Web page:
All workshops begin at 11:00 A.M.
Addressing Equity Considerations in Transit-Oriented Development
In December 2005, the West Windsor Township Council adopted a resolution designating a 350-acre site around the Princeton Junction train station an area in need of redevelopment. What the township envisioned was the transformation of one of the nation’s busiest train stations, surrounded by a sea of surface parking lots, into a vibrant transit village featuring a mix of residential, retail, office, entertainment and other uses and amenities. One of many challenges facing the township is the need to ensure that both the costs and opportunities presented by this redevelopment plan are shared equitably. In this session, panelists will describe how considerations of equity are addressed as a transit-oriented development (TOD) project progresses from the drawing board to reality.
The Barbell Effect: Two Key Demographic Trends That Will Change Cities
Much has been written about the move back to urban areas of two key demographic groups: the Millennials and the Baby Boomers. What must these urban areas do differently in terms of housing, jobs, amenities and services if they are to capitalize on these twin trends? This session will examine the size of the phenomenon in New Jersey, and will feature examples of steps developers and municipalities can take to be ready for the influx. Session resources.
Creating a Redevelopment Agenda for New Jersey
Despite broad public support, redevelopment remains more difficult, complex and expensive than building on greenfields. This session will focus on concrete state actions that can move redevelopment forward. Panelists will discuss the most significant barriers to redevelopment and explore state policies and programs to overcome them. Topics will include local government capacity to manage redevelopment projects, tools for land assemblage, a supportive regulator environment and the financial resources necessary for infrastructure, brownfields cleanup and long-term project financing.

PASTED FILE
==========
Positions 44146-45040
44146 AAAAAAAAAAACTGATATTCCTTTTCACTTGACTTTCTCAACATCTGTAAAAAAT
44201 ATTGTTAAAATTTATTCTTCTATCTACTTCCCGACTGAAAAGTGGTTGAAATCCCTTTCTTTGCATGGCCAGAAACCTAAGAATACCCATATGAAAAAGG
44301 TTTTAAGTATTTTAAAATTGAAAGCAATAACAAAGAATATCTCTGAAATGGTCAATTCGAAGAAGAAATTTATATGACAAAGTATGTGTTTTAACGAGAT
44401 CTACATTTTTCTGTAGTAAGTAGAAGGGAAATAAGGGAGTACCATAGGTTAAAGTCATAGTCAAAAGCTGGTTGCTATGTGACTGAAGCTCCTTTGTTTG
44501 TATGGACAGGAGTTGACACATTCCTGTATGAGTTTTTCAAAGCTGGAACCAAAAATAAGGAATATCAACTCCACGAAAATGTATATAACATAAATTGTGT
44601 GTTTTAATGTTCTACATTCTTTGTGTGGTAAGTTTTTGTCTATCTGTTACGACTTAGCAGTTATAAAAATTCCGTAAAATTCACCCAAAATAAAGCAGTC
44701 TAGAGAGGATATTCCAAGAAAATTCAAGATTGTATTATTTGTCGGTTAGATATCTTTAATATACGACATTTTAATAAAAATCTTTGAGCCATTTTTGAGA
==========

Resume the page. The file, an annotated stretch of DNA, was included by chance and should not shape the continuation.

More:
Dealing with Reality:
A New Approach to Property Acquisition Without Eminent Domain
Today’s political and legal realities have made the use of eminent domain a non-starter in most communities in New Jersey. To help move projects forward in this climate, developers and municipalities alike should consider new, creative approaches toward risk allocation with regard to development and property acquisition that focus on the economic development potential of the site and ways to include the property owners more directly, including structured seller financing and joint ventures.
Getting Retail Right
The term “higher-density mixed-use development” typically means retail on the ground floor and offices or residential or a combination of both on the upper floors. But how and what kind of retail can an area sustain? What are the global trends that will affect local retail? What issues, from zoning to financing, must be addressed if in-town retail is to survive? This session will feature a retail analyst, who will outline the larger trends that are affecting the retail industry generally, followed by several individuals involved in developing successful local retail districts, who will describe the key steps they took in order to ensure success. Session resources.